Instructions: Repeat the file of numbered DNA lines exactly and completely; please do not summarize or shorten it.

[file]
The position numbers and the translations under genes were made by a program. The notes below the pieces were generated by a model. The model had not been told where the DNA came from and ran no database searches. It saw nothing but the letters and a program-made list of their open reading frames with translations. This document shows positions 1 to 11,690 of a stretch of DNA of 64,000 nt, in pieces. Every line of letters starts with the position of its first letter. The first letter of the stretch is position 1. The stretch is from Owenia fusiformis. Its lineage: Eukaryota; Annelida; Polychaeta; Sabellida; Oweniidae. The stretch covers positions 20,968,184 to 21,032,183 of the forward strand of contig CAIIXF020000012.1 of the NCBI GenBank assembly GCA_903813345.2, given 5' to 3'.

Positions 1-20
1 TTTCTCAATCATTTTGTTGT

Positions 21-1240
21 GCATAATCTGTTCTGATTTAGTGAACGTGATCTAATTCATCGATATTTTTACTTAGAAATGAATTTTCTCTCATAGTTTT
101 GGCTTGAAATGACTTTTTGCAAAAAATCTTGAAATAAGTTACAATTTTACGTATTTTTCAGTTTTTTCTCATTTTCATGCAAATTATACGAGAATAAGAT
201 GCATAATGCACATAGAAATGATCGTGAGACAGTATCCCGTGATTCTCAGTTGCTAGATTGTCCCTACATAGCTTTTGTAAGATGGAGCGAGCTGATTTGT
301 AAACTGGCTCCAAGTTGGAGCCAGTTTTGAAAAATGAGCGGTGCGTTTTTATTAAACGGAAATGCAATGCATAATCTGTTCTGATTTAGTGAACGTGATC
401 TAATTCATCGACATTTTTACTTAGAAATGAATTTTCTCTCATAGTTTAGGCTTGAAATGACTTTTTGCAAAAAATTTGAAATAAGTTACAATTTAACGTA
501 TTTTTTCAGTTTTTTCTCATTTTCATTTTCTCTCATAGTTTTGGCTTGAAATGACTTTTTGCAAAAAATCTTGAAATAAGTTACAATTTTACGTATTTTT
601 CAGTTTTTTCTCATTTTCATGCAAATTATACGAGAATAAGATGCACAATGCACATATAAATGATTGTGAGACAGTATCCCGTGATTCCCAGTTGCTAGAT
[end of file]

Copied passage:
The position numbers and the translations under genes were made by a program. The notes below the pieces were generated by a model. The model had not been told where the DNA came from and ran no database searches. It saw nothing but the letters and a program-made list of their open reading frames with translations. This document shows positions 1 to 11,690 of a stretch of DNA of 64,000 nt, in pieces. Every line of letters starts with the position of its first letter. The first letter of the stretch is position 1. The stretch is from Owenia fusiformis. Its lineage: Eukaryota; Annelida; Polychaeta; Sabellida; Oweniidae. The stretch covers positions 20,968,184 to 21,032,183 of the forward strand of contig CAIIXF020000012.1 of the NCBI GenBank assembly GCA_903813345.2, given 5' to 3'.

Positions 1-20
1 TTTCTCAATCATTTTGTTGT

Positions 21-1240
21 GCATAATCTGTTCTGATTTAGTGAACGTGATCTAATTCATCGATATTTTTACTTAGAAATGAATTTTCTCTCATAGTTTT
101 GGCTTGAAATGACTTTTTGCAAAAAATCTTGAAATAAGTTACAATTTTACGTATTTTTCAGTTTTTTCTCATTTTCATGCAAATTATACGAGAATAAGAT
201 GCATAATGCACATAGAAATGATCGTGAGACAGTATCCCGTGATTCTCAGTTGCTAGATTGTCCCTACATAGCTTTTGTAAGATGGAGCGAGCTGATTTGT
301 AAACTGGCTCCAAGTTGGAGCCAGTTTTGAAAAATGAGCGGTGCGTTTTTATTAAACGGAAATGCAATGCATAATCTGTTCTGATTTAGTGAACGTGATC
401 TAATTCATCGACATTTTTACTTAGAAATGAATTTTCTCTCATAGTTTAGGCTTGAAATGACTTTTTGCAAAAAATTTGAAATAAGTTACAATTTAACGTA
501 TTTTTTCAGTTTTTTCTCATTTTCATTTTCTCTCATAGTTTTGGCTTGAAATGACTTTTTGCAAAAAATCTTGAAATAAGTTACAATTTTACGTATTTTT
601 CAGTTTTTTCTCATTTTCATGCAAATTATACGAGAATAAGATGCACAATGCACATATAAATGATTGTGAGACAGTATCCCGTGATTCCCAGTTGCTAGAT